The UK vs Western Europe – How do we compare

This article is a straightforward comparison of how various European countries perform on a variety of metrics. For a fair comparison with the UK, non-western countries, and micro-states have been omitted. The comparisons will include any or all of the following 15 countries: Austria, Belgium, Denmark, Finland, France, Germany, Ireland, Italy, Luxembourg, Netherlands, Norway, Portugal, Spain, Sweden and Switzerland. If a country does not compare in a given list, the most likely reason is the difficulty of obtaining accurate data, not a deliberate omission to skew the picture.

Firstly, some good news when we compare healthcare systems. This chart isn’t a comparison of western Europe, but gives a pretty clear picture anyway.

NHS wins -D

As you can see, the NHS is rightly something of which all Brits can be proud.


Next, incarceration rates

Incarceration map

Source: http://www.prisonstudies.org/world-prison-brief

The above map shows the number of prisoners per 100,000 citizens. In the map, Scotland, N Ireland and England & Wales are three separate numbers, with England & Wales and Scotland being the highest two rates in western Europe. Interesting to note is the lower rate for N Ireland.


Next GDP per capita

GDP per capita

Source: IMF, 2014

The chart above shows GDP per capita, and the UK is the fourth lowest of the 16, only above Spain, Portugal and Italy.


Next a chart showing cost of living.

CPI

Source: http://www.numbeo.com/cost-of-living/rankings_by_country.jsp

The Consumer Price Index shows the cost of living as compared to the cost of living in New York City, which has the score of 100. Here, the UK has the fourth highest cost of living of the 16, only behind Switzerland, Norway and Denmark.


Next, rail prices

  1. UK            –   £3,268
  2. France      –   £   924
  3. Germany  –   £   705
  4. Spain        –   £   653
  5. Italy          –   £   336

The above list shows the price a commuter would pay annually if they were to live 23 miles away from the capital city of each of the five major western European countries. In this metric, more than any other, the UK really shows significant problems.


Next, average rent

Rent

Source: https://www.housing.org.uk/media/blog/private-renters-in-uk-pay-double-the-european-average/

While not quite as extreme as the rail difference, Brits also have to pay, by some margin, the most expensive rents per month in western Europe. At €902, it is a significant amount more than the next most expensive, Ireland, at €679.


Next, the GINI coefficient

GINI map (fixed)

Source: http://ec.europa.eu/eurostat/tgm/table.do?tab=table&language=en&pcode=tessi190, 2013 figures

The GINI coefficient is a measure of how unequal a country is in terms of wealth, where a lower number means more equality. Here, the UK is the fourth highest, behind Italy, Spain and Portugal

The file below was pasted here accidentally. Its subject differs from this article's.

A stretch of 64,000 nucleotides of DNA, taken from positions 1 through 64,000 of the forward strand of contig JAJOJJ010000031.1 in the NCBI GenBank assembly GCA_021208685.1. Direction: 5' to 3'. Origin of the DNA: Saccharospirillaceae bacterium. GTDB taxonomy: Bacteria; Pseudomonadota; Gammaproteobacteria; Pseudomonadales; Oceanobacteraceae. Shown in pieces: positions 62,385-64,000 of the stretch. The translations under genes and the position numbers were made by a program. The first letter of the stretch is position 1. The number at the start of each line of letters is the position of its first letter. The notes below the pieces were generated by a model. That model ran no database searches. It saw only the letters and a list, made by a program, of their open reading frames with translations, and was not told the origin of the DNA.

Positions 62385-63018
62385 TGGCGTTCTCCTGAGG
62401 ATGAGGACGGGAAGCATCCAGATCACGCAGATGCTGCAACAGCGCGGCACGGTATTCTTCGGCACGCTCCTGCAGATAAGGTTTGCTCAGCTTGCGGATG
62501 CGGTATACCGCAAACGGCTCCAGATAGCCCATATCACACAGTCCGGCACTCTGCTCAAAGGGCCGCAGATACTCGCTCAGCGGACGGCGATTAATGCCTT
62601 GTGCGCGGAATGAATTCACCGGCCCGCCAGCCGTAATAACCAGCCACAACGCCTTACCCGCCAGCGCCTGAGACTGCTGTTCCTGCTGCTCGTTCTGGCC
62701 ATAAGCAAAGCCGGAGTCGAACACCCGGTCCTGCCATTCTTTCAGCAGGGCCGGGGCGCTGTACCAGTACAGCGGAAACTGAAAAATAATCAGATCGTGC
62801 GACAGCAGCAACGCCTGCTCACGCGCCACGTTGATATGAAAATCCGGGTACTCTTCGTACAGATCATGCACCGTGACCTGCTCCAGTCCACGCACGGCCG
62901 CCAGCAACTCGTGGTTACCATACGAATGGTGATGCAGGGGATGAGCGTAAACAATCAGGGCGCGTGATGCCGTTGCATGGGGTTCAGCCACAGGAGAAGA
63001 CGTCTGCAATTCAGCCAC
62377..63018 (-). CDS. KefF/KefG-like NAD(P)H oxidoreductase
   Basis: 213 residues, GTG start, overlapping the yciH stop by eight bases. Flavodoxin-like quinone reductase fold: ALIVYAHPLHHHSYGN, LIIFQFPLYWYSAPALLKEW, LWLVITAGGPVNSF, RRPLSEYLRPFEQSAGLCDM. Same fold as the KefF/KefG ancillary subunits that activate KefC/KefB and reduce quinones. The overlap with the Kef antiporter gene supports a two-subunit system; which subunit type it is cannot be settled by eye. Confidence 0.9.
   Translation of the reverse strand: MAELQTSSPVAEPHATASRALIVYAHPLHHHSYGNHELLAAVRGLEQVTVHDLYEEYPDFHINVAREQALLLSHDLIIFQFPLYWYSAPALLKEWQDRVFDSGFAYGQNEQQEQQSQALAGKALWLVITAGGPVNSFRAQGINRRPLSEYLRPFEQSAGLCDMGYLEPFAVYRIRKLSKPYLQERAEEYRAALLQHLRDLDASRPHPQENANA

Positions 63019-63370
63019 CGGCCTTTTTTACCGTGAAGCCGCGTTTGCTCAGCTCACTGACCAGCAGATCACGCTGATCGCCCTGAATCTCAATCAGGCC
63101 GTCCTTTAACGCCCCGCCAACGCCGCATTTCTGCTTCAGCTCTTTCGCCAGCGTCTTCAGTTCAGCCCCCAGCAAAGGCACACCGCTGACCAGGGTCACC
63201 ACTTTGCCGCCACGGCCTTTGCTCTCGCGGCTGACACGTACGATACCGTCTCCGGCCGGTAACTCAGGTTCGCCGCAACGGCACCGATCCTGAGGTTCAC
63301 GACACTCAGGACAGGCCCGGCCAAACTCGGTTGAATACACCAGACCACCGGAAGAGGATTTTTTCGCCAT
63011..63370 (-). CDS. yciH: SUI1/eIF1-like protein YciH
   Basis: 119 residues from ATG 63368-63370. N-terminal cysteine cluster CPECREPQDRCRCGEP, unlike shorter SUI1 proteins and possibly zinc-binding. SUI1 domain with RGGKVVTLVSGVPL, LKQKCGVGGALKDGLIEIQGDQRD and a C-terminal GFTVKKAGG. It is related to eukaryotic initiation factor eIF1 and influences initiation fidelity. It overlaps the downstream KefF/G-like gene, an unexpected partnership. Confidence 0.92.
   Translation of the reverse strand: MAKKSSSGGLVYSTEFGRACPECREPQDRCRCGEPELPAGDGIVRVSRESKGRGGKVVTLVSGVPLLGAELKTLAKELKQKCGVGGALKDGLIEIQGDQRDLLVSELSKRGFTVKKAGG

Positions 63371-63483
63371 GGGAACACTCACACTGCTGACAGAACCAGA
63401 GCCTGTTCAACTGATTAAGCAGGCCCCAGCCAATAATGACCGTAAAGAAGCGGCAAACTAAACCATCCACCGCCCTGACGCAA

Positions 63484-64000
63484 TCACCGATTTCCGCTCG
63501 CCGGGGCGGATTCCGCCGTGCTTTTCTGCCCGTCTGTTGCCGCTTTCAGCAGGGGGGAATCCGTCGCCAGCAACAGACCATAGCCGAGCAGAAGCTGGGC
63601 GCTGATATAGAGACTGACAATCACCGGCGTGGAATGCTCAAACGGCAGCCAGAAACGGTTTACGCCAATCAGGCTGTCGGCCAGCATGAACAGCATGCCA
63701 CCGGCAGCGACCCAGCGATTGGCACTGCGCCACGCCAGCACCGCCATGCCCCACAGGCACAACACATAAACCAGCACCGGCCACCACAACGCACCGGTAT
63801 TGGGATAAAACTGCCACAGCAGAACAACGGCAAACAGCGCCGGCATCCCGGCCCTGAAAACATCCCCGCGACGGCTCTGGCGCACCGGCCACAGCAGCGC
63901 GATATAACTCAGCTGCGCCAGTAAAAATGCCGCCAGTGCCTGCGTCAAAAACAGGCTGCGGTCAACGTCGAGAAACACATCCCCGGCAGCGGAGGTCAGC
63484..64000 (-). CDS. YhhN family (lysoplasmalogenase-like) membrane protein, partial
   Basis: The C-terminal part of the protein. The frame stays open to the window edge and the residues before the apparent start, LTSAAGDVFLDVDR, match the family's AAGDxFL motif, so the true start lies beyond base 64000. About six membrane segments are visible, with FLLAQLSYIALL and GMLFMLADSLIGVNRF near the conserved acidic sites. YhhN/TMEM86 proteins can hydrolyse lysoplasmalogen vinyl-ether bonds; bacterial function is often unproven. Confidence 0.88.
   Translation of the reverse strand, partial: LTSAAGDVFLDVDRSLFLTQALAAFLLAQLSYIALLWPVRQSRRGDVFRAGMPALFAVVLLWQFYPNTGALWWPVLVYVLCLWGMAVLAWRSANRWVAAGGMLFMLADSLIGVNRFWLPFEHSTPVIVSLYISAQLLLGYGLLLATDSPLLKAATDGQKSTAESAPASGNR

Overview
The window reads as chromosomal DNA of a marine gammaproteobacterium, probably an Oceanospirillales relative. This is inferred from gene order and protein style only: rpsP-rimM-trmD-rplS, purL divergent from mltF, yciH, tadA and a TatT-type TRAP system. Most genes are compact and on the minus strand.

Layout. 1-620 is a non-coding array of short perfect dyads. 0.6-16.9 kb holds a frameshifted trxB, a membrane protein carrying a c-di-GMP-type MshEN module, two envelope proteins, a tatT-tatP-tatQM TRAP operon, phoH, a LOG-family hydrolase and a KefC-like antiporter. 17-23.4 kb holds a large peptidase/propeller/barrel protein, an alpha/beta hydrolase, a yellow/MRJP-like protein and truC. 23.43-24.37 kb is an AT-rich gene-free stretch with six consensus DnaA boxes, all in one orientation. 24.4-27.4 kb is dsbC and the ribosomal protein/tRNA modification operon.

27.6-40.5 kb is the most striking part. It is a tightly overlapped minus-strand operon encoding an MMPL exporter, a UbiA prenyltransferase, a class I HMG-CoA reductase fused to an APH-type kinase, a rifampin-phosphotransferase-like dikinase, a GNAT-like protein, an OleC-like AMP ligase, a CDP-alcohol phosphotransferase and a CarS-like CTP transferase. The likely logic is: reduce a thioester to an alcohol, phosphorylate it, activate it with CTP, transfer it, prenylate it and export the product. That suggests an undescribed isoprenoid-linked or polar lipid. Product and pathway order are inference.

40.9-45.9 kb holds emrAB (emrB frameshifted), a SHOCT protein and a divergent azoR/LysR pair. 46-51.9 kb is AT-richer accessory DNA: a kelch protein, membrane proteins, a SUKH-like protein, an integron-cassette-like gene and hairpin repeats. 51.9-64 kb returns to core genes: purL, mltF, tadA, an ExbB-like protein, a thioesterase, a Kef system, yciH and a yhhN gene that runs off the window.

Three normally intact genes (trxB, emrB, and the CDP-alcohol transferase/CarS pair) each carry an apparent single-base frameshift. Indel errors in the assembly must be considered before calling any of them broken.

Next, a look at the average income of the bottom 20%

  1. Germany       –   £7,918
  2. France           –   £7,486
  3. Belgium        –   £7,308
  4. Denmark      –   £7,209
  5. Netherlands –   £6,671
  6. UK                 –    £5,639

Source: http://www.michaelmeacher.info/weblog/2014/06/the-poor-in-britain-are-among-worst-off-in-western-europe/

As you can see, our bottom 20% receive noticeably less than their counterparts in mainland Europe. This difference is even more stark when the cost of living is accounted for.


Moving off money, we shall now look at teenage pregnancies.

Teen

Source: http://www.ons.gov.uk/ons/rel/vsob1/births-by-area-of-usual-residence-of-mother–england-and-wales/2012/sty-international-comparisons-of-teenage-pregnancy.html

As the above chart shows, Britain leads in western Europe by some margin on teenage pregnancies, both in 15 – 17 and 15 – 19 rates.


Finally, slightly better news in education.

Country

Maths

Reading

Science

PISA 2012 Average

494

496

501

Austria

506

490

506

Belgium

515

509

505

Denmark

500

496

498

Finland

519

524

545

France

495

505

499

Germany

514

508

524

Ireland

501

523

522

Italy

485

490

494

Luxembourg

490

488

491

Netherlands

523

511

522

Norway

489

504

495

Portugal

487

488

489

Spain

484

488

496

Sweden

478

483

485

Switzerland

531

509

515

UK

494

499

514

Source: http://www.oecd.org/pisa/keyfindings/pisa-2012-results-overview.pdf

PISA is an organisation that measures 15 year olds in 65 developed countries on math, reading and science. Although we do not perform overly well compared to western Europe as a whole, this is one of the few areas where the UK performs better than Scandinavia.


Overall, when looking at the ten areas above, is it quite clear that the UK has a lot of work to do, other than in healthcare. The UK, with its large wealth gap, poor pay for the bottom 20%, high rents and high railway cost, is becoming a particularly difficult country to live in if you do not make a high wage.

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One thought on “The UK vs Western Europe – How do we compare

  1. I’d like to see figures for average rents and cost of living excluding the capital city, as I feel the ‘London effect’ might be more pronounced than that in other european capital cities, and so might be skewing our numbers, but thank you for putting all this together. It’s much appreciated.

    Like

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